(Mirror Daily, United States) – Human ignorance and excess have severely affected our world, especially over the past century, as whale sharks and many other animal species are on the verge of extinction.
According to the International Union for the Conservation of Nature (IUCN), winghead sharks and whale sharks are classified from ‘vulnerable’ to ‘endangered’ on the Red List, whereas Bornean orangutans switched from ‘endangered’ to ‘critically endangered,’ which means they are very close to becoming extinct.
The IUCN Red List is the most important evaluation of the conservation status of biological species throughout the world.
According to Jane Smart, IUCN’s Global Species Programme Director, these statistics prove how critical the situation is and how much these animals need our help. Our planet’s biodiversity is constantly threatened, so scientists need to come up with a more efficient strategy to save these species.
Also, the public, governments, and many of the world’s organizations need to become aware of the fact that every single one of these species is part of our planet’s treasure, so it is our duty to preserve and protect them.
Whale sharks, known as Rhincodon typu, are the largest fish in the world, and they are very gentle ocean creatures as scientists have often been observed swimming next to these giants.
These sharks have suffered more than a 50 percent decline over the past 75 years because of human ignorance, pollution, climate change, and many other factors caused by human excess.
Regardless of the fact that India and Philippines have doubled their efforts during the last couple of years to preserve this species and to stop the whale shark trade, these gentle giants are still the victims of tuna fishers.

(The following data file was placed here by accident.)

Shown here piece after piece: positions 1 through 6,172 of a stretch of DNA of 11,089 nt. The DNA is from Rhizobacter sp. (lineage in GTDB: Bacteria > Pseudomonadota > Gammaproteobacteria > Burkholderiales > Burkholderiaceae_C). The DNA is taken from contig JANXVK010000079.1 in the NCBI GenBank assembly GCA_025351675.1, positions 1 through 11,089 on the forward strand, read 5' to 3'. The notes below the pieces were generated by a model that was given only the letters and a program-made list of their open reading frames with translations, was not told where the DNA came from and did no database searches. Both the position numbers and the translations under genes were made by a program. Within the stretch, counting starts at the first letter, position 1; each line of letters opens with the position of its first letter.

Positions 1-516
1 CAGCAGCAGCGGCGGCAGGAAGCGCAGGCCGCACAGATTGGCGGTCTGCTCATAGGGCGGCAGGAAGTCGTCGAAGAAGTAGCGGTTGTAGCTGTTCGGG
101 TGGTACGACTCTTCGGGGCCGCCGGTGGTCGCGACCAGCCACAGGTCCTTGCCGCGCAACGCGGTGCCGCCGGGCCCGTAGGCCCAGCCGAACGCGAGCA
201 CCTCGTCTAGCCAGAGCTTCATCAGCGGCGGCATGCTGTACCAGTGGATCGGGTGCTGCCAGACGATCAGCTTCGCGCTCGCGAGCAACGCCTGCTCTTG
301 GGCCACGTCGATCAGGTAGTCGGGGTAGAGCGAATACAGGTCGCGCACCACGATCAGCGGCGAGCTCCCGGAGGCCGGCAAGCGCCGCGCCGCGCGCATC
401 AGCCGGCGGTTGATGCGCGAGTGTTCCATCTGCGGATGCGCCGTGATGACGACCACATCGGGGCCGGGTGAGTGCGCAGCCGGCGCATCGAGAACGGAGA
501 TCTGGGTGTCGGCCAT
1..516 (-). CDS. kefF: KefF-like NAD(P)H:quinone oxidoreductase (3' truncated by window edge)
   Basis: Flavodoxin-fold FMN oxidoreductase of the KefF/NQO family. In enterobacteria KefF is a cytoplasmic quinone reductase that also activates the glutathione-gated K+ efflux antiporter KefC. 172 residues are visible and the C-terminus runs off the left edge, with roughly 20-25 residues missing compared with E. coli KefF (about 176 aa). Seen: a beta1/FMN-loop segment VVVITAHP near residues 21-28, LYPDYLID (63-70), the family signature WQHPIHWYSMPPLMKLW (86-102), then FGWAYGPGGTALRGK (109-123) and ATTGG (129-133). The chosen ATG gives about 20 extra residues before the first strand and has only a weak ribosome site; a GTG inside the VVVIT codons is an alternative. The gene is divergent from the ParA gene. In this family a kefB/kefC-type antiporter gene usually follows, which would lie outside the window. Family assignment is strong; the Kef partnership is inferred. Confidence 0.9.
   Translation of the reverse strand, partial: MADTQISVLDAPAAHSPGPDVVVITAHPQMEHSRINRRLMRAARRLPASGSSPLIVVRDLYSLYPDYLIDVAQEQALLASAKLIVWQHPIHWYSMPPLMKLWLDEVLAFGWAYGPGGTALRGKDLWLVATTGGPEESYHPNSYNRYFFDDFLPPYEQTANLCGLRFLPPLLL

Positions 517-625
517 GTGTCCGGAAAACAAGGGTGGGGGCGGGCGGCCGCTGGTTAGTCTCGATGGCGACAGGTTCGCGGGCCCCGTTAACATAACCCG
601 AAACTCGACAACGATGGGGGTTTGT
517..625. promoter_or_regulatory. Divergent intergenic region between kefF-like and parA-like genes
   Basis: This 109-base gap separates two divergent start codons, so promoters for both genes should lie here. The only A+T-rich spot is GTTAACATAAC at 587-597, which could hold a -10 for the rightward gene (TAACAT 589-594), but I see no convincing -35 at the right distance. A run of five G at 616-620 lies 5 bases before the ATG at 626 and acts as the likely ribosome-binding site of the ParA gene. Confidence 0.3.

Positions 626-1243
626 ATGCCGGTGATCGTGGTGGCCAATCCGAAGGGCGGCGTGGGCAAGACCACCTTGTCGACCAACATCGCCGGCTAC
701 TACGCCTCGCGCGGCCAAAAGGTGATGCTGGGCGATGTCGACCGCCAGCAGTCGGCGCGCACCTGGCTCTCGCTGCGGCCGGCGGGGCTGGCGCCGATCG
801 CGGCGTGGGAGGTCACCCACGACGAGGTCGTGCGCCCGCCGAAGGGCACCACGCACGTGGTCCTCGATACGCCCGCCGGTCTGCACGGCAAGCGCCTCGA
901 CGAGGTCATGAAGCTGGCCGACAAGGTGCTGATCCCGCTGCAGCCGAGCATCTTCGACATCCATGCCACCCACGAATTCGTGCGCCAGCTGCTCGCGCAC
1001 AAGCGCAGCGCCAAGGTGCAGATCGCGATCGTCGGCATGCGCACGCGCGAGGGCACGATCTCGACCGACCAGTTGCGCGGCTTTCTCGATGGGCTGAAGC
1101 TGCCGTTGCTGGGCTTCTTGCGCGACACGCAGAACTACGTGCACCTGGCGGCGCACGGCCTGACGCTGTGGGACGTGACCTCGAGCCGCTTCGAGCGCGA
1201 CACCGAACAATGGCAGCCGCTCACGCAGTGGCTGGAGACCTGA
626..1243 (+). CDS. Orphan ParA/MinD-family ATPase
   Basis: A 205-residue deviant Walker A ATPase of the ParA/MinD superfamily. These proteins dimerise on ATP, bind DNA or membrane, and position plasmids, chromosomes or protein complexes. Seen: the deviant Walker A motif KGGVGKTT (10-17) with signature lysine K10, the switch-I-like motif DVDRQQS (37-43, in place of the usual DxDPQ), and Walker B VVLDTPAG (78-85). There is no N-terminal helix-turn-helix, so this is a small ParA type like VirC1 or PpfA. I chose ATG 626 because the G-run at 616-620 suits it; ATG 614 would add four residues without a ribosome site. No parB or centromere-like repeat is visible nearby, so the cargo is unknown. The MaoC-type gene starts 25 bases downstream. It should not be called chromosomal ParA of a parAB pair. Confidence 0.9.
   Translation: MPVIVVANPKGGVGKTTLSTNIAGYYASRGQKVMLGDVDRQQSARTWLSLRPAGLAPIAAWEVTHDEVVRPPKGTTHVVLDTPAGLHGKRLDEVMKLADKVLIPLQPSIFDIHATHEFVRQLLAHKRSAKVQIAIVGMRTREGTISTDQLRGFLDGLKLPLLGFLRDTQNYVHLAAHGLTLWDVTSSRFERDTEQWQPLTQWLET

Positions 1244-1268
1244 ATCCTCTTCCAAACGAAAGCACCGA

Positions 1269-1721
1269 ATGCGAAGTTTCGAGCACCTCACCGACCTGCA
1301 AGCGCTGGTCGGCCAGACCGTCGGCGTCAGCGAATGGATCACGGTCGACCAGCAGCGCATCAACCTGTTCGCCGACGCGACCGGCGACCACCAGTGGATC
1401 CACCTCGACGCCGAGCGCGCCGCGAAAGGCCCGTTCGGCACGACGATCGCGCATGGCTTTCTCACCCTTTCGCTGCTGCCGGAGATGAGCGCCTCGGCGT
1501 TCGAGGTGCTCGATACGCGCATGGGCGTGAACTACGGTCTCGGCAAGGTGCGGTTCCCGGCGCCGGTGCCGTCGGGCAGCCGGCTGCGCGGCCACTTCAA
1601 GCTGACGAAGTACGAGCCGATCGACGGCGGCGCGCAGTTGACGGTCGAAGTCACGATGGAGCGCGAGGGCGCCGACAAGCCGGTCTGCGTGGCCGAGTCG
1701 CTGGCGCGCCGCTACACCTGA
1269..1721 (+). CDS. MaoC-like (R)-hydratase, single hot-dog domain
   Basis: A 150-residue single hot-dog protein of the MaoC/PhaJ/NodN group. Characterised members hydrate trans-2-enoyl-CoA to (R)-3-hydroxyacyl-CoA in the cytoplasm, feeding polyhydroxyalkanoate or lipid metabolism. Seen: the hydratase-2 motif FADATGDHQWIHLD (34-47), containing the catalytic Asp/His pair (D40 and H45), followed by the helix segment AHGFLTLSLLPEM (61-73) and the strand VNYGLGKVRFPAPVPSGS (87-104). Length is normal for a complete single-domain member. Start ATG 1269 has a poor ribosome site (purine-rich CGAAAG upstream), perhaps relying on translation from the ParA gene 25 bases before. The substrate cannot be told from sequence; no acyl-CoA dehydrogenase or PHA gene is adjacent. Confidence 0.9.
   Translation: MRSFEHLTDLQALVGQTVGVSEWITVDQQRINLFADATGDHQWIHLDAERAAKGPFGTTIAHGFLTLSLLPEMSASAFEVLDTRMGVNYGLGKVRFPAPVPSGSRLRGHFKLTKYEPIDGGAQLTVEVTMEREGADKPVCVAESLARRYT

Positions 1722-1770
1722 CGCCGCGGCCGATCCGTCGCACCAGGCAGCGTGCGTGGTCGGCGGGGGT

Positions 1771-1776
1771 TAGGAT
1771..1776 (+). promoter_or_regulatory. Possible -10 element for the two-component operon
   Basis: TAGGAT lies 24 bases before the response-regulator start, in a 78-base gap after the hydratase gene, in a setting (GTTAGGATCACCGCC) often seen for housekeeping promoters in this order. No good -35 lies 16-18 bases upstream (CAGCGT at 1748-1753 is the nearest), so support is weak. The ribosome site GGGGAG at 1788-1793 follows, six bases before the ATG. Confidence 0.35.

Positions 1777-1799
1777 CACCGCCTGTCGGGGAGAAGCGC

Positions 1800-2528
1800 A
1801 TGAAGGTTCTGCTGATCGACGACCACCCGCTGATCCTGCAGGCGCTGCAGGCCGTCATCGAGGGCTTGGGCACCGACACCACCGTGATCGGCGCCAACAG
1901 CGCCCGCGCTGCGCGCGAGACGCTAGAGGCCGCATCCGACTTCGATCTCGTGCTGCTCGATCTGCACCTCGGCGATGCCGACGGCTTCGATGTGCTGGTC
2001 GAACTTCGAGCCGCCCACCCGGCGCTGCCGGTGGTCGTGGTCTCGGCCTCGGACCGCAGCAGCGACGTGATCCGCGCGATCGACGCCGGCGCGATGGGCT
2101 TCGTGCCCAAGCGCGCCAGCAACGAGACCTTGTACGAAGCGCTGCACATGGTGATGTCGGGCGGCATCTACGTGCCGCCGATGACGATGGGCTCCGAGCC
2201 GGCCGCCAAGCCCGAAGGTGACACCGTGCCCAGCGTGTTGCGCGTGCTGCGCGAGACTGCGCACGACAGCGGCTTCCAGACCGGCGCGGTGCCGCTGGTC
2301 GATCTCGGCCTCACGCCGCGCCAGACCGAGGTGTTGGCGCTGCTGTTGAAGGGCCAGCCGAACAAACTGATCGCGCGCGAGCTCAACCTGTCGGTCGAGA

Ship propellers are also responsible for killing whale sharks, whereas winghead sharks, known as Eusphyra blochii, are often found entangled in fishing nets because of their unusual shape. Winghead sharks are part of the hammerhead shark subspecies.
Besides these two species of sharks, Bornean orangutans, known as Pongo pygmaeus, have a suffered a massive decline in their population due to habitat loss caused by deforestation.
In other words, their forests are turned into paper plantations, oil palm, and rubber. According to the World Wildlife Fund for Nature, illegal pet trade is also a primary threat to the orangutans’ population. Based on the IUCN data, Bornean orangutans dropped down from 288,500 specimens to only 100,000 since 1970.
Scientists evaluate that their numbers will further decrease to 47,000 in the next nine years if active measures are not taken immediately. Whale sharks will also become even more endangered if no one takes the initiative.
Image Source:Sheraton Djibouti